Post-Normal Physics has “hit the buffers” and become a “train wreck”.
Post-Normal Science is a concept developed by Silvio Funtowicz and Jerome Ravetz, attempting to characterise a methodology of inquiry that is appropriate for cases where “facts are uncertain, values in dispute, stakes high and decisions urgent” (Funtowicz and Ravetz, 1991). It is primarily applied in the context of long-term issues where there is less available information than is desired by stakeholders.
According to its advocates, “post-normal science” is simply an extension of situations routinely faced by experts such as surgeons or senior engineers on unusual projects, where the decisions being made are of great importance but where not all the factors are necessarily knowable. Although their work is based on science, such individuals must always cope with uncertainties, and their mistakes can be costly or lethal.
Physics must rigorously apply the scientific method.
Scientific method is a body of techniques for investigating phenomena, acquiring new knowledge, or correcting and integrating previous knowledge. To be termed scientific, a method of inquiry must be based on empirical and measurable evidence subject to specific principles of reasoning. The Oxford English Dictionary says that scientific method is: “a method or procedure that has characterized natural science since the 17th century, consisting in systematic observation, measurement, and experiment, and the formulation, testing, and modification of hypotheses.”
The chief characteristic which distinguishes a scientific method of inquiry from other methods of acquiring knowledge is that scientists seek to let reality speak for itself, supporting a theory when a theory’s predictions are confirmed and challenging a theory when its predictions prove false. Although procedures vary from one field of inquiry to another, identifiable features distinguish scientific inquiry from other methods of obtaining knowledge. Scientific researchers propose hypotheses as explanations of phenomena, and design experimental studies to test these hypotheses via predictions which can be derived from them. These steps must be repeatable, to guard against mistake or confusion in any particular experimenter. Theories that encompass wider domains of inquiry may bind many independently derived hypotheses together in a coherent, supportive structure. Theories, in turn, may help form new hypotheses or place groups of hypotheses into context.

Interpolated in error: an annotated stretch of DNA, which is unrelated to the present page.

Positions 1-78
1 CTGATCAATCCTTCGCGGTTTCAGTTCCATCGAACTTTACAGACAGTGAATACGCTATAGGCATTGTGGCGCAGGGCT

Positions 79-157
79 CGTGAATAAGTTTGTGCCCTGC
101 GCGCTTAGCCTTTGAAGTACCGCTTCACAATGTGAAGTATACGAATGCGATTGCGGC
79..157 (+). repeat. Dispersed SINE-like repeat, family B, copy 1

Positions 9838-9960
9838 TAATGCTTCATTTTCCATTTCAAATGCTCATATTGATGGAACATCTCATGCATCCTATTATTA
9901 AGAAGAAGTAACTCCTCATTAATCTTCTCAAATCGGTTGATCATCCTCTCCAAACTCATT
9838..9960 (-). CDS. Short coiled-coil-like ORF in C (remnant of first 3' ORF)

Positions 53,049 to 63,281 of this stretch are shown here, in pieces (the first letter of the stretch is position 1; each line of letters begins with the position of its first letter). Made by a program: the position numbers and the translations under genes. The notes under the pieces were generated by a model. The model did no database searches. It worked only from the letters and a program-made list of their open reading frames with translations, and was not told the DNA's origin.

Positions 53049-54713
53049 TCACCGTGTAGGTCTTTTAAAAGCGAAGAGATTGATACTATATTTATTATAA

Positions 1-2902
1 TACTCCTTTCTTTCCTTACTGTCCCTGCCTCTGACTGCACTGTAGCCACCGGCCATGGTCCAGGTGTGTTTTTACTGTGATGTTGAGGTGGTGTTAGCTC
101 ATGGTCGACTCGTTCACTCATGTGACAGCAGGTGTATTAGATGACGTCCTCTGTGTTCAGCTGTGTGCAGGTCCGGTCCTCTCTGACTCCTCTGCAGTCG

Scientific inquiry is generally intended to be as objective as possible in order to reduce biased interpretations of results. Another basic expectation is to document, archive and share all data and methodology so they are available for careful scrutiny by other scientists, giving them the opportunity to verify results by attempting to reproduce them. This practice, called full disclosure, also allows statistical measures of the reliability of these data to be established (when data is sampled or compared to chance).
Physics needs to restart with René Descartes [1596–1650].